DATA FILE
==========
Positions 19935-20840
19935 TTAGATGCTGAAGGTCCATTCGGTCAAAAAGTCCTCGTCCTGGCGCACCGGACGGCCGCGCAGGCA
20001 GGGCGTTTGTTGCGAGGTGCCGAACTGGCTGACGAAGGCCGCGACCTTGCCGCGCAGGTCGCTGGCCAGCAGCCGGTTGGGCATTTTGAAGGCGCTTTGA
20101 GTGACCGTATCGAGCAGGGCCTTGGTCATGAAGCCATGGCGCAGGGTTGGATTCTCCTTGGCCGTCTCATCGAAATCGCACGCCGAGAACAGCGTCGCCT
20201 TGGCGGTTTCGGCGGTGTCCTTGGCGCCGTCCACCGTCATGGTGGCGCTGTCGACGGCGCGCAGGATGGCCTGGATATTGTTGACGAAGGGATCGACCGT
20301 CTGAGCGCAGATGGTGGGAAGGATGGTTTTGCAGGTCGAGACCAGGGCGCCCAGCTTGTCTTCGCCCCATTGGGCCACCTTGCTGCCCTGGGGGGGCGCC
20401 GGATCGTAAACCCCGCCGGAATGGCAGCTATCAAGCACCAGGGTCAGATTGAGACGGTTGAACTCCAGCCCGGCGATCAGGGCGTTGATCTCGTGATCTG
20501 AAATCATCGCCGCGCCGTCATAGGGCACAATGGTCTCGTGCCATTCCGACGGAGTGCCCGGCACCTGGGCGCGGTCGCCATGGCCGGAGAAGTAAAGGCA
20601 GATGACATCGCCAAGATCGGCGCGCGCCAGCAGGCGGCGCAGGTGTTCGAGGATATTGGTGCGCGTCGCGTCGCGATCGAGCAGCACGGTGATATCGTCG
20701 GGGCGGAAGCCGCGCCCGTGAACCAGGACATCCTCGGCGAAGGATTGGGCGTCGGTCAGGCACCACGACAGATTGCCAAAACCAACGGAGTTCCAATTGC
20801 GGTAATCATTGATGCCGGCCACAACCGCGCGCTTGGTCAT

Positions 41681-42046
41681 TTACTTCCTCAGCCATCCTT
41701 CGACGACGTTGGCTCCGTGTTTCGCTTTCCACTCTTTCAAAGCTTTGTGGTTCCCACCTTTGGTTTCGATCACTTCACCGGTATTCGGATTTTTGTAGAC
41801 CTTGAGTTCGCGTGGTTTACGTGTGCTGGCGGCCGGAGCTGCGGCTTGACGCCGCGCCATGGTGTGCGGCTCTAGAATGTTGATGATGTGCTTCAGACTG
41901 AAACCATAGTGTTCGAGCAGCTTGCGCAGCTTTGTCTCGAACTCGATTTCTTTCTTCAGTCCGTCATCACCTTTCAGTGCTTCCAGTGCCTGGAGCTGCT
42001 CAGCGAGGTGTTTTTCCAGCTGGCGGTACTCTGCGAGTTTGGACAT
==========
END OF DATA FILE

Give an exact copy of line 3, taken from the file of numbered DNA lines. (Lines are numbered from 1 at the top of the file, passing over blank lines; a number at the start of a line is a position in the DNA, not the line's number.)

20001 GGGCGTTTGTTGCGAGGTGCCGAACTGGCTGACGAAGGCCGCGACCTTGCCGCGCAGGTCGCTGGCCAGCAGCCGGTTGGGCATTTTGAAGGCGCTTTGA